"It shook me and made me ask myself: 'What do I stand for? Am I going out of my comfort zone?' Am I willing to give more?"
With a laugh, she lets on that finding a partner was not part of her plan then.
"I had resolved to be single. Who would be like me and do all these crazy things?"
Well, she found just such a person, on the Internet.
Having picked up triathlon to combat anorexia, she chanced upon the blog of Cliff Tam, a Canadian liver cancer survivor who went on to become a triathlete. Now 36, Mr Tam had a liver transplant at 10 and completed the gruelling Iron Man competition - which involves a 3.86km swim, a 180.25km bicycle ride and a 42.2km run - when he was 27.
"I left a note which said, 'Your life is very encouraging' on his blog," she says.
That, in turn, led to him discovering her blog. He started to write to her every day telling her how he was inspired by her work and her world view.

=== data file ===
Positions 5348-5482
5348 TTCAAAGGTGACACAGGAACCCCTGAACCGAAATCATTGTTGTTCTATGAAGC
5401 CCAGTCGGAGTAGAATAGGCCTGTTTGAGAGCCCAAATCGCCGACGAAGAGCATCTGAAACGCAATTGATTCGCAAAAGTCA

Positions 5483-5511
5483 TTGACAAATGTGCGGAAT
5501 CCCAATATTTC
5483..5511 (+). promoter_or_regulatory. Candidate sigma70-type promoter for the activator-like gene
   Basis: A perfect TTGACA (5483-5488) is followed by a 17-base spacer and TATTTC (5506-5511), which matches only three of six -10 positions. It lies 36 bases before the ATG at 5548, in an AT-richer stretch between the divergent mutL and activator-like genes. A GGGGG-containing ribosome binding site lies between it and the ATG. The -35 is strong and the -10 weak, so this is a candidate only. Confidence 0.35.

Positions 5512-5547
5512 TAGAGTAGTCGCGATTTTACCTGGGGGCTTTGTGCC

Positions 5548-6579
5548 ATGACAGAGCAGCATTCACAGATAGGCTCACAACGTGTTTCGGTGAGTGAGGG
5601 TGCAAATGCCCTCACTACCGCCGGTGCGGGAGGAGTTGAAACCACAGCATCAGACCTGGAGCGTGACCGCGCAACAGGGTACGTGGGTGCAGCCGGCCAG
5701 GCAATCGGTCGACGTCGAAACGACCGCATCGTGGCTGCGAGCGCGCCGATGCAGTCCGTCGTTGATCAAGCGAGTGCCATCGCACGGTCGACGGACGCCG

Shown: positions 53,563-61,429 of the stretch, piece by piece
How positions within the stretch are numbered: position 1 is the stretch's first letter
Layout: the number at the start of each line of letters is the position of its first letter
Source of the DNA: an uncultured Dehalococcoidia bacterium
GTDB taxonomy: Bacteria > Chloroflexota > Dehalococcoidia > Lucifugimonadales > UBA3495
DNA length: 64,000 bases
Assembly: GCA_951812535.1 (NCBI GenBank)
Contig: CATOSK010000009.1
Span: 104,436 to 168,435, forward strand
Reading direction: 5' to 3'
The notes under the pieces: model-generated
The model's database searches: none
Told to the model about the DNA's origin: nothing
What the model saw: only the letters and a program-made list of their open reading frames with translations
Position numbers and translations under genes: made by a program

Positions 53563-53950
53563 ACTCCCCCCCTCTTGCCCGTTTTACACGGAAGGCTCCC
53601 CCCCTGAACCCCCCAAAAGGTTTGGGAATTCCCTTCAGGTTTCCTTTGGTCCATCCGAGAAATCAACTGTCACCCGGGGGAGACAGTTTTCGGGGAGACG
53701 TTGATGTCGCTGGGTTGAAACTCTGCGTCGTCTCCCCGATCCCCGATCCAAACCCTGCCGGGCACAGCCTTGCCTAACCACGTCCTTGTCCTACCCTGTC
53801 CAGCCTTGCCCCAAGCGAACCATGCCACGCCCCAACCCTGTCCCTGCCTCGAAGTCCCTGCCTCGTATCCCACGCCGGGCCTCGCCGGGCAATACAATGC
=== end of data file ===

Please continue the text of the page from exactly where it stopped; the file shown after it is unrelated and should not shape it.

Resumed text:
"He told me he wanted to marry me. I thought he was some cybersex stalker," she says with a laugh. "So I told him to stop, and he stopped. And I thought to myself: What a gentleman."
They started corresponding and Mr Tam, a former IT guy turned church worker, swung by Singapore not long after on his way back from a mission trip to Cambodia.
They tied the knot in October 2012, on the day she launched her third book, I Love You.
The couple donated the $50,000 collected from wedding hongbao to fund the start of a social enterprise in the Indian city of Kolkota, and a guest house in Cambodia, both of which employ rescued sex workers and equip them with livelihood skills.